February 21, 2020

✪ First-year implementation of mailed FIT colorectal cancer screening programs in two Medicaid/Medicare health insurance plans: qualitative learnings from health plan quality improvement staff and leaders


Laura-Mae Baldwin, Jennifer L. Schneider, Malaika Schwartz, Jennifer S. Rivelli, Beverly B. Green, Amanda F. Petrik & Gloria D. Coronado

University of Washington affiliated authors are displayed in bold.

✪ Open Access

Published: February 2020

Read the full text in the open access journal BMC Health Services Research



Colorectal cancer screening rates remain low, especially among certain racial and ethnic groups and the uninsured and Medicaid insured. Clinics and health care systems have adopted population-based mailed fecal immunochemical testing (FIT) programs to increase screening, and now health insurance plans are beginning to implement mailed FIT programs. We report on challenges to and successes of mailed FIT programs during their first year of implementation in two health plans serving Medicaid and dual eligible Medicaid/Medicare enrollees.


This qualitative descriptive study gathered data through in-depth interviews with staff and leaders at each health plan (n = 10). The Consolidated Framework for Implementation Research, field notes from program planning meetings between the research team and the health plans, and internal research team debriefs informed interview guide development. Qualitative research staff used Atlas.ti to code the health plan interviews and develop summary themes through an iterative content analysis approach.


We identified first-year implementation challenges in five thematic areas: 1) program design, 2) vendor experience, 3) engagement/communication, 4) reaction/satisfaction of stakeholders, and 5) processing/returning of mailed kits. Commonly experienced challenges by both health plans related to the time-consuming nature of the programs to set up, and complexities and delays in working with vendors. We found implementation successes in the same five thematic areas as well as four additional areas of: 1) leadership support, 2) compatibility with the health plan, 3) broader impacts, and 4) collaboration with researchers. Commonly experienced successes included the ability to adapt the mailed FIT program to the individual health plan culture and needs, and the synchronicity between the programs and their organizational missions and goals.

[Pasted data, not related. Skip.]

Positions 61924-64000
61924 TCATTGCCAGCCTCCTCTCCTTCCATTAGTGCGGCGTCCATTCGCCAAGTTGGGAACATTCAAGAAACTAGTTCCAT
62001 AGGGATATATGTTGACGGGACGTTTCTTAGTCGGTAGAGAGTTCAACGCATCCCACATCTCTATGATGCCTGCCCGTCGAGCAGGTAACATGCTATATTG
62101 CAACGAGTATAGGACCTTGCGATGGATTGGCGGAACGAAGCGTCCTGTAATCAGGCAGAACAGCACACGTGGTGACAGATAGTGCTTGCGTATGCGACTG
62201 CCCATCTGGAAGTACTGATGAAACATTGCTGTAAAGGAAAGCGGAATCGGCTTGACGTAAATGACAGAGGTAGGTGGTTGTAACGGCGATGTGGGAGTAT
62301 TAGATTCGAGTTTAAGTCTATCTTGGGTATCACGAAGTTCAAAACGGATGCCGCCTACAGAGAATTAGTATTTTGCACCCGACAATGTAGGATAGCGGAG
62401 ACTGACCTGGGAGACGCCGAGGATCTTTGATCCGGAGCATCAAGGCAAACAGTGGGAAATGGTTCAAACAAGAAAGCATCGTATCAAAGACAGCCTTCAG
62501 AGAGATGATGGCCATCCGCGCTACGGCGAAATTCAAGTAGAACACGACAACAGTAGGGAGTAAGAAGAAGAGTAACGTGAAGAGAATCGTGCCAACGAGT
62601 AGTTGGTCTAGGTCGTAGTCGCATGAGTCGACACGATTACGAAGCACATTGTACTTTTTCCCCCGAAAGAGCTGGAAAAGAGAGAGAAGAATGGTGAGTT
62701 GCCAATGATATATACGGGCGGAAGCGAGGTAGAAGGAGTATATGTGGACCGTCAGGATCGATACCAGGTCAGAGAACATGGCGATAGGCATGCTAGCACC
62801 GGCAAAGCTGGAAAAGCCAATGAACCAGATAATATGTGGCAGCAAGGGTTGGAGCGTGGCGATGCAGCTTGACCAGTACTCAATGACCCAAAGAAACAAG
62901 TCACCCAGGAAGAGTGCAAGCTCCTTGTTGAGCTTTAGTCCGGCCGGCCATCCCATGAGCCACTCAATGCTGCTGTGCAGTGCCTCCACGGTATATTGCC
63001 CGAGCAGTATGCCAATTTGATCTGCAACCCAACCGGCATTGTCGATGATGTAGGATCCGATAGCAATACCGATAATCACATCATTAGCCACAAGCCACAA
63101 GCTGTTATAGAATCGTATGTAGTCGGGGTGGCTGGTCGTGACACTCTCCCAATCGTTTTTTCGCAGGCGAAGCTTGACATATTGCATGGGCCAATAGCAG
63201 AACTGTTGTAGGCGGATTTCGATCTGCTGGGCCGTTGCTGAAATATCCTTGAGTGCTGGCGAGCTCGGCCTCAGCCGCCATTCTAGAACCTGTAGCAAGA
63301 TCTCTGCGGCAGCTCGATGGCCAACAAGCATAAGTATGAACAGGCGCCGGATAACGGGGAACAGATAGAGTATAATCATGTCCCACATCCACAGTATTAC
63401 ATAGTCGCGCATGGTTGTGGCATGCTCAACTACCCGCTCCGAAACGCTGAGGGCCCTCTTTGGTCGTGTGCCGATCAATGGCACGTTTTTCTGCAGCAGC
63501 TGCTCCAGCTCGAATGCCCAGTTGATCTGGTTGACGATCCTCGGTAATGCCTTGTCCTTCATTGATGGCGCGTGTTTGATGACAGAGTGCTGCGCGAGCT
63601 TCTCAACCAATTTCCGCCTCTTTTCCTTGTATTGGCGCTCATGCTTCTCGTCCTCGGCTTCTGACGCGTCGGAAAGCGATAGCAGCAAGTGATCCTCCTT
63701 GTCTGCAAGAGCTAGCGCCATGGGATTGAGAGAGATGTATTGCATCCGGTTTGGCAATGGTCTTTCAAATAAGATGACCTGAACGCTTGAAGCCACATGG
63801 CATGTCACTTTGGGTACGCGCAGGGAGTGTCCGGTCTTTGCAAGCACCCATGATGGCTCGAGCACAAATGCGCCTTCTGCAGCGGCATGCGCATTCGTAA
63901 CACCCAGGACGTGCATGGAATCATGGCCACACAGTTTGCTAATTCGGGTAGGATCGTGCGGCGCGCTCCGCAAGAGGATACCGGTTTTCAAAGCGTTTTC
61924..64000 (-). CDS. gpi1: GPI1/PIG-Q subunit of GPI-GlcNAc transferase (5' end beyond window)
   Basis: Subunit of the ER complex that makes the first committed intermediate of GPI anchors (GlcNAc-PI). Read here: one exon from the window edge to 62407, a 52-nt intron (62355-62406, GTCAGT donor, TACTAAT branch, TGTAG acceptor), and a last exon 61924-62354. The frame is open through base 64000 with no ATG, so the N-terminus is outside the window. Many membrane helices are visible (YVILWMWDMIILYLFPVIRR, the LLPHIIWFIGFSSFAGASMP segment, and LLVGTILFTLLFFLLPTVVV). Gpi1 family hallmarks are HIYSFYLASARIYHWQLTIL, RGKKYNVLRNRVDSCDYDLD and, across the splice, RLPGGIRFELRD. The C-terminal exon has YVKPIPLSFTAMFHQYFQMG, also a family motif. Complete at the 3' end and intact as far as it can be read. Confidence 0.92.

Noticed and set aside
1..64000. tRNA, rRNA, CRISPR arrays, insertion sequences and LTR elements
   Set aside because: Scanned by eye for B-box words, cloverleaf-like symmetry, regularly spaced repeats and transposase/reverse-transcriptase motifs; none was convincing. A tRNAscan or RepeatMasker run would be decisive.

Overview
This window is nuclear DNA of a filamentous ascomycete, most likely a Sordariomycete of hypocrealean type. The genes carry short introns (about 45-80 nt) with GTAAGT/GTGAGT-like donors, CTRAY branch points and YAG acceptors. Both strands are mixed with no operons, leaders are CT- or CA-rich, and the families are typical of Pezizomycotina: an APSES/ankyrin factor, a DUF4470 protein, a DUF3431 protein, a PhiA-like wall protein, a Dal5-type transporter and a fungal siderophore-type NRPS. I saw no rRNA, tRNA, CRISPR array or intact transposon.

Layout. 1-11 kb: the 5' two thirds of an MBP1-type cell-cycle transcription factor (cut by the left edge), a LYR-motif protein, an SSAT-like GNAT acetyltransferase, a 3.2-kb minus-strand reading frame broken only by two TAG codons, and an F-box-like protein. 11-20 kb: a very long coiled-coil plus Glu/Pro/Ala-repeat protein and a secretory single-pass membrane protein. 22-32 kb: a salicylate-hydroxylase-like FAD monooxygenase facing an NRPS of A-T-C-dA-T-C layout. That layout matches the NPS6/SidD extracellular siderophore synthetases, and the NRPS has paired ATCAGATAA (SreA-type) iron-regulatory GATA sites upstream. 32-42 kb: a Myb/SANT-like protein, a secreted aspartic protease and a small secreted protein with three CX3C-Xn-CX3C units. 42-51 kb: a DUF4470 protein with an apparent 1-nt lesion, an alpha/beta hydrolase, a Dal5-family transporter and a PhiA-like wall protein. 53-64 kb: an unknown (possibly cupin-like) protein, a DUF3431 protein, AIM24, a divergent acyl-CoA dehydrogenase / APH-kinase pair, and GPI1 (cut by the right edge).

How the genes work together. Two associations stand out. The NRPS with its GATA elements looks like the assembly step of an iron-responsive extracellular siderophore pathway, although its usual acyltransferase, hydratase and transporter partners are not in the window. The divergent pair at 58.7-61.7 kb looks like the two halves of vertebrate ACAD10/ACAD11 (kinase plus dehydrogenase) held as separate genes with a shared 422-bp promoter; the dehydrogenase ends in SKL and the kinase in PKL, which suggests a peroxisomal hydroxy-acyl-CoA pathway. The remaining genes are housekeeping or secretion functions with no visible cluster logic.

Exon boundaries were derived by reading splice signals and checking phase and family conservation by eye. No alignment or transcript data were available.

Both health plans successfully adapted mailed FIT programs to their own culture and resources and used their strong quality management resources to maximize success in overcoming the time demands of setting up the program and working with their vendors. Mailed FIT programs administered by health plans, especially those serving Medicaid- and dual eligible Medicaid/Medicare-insured populations, may be an important resource to support closing gaps in colorectal cancer screening among traditionally underserved populations.

**This abstract is posted with permission under the Creative Commons Attribution 4.0 International License**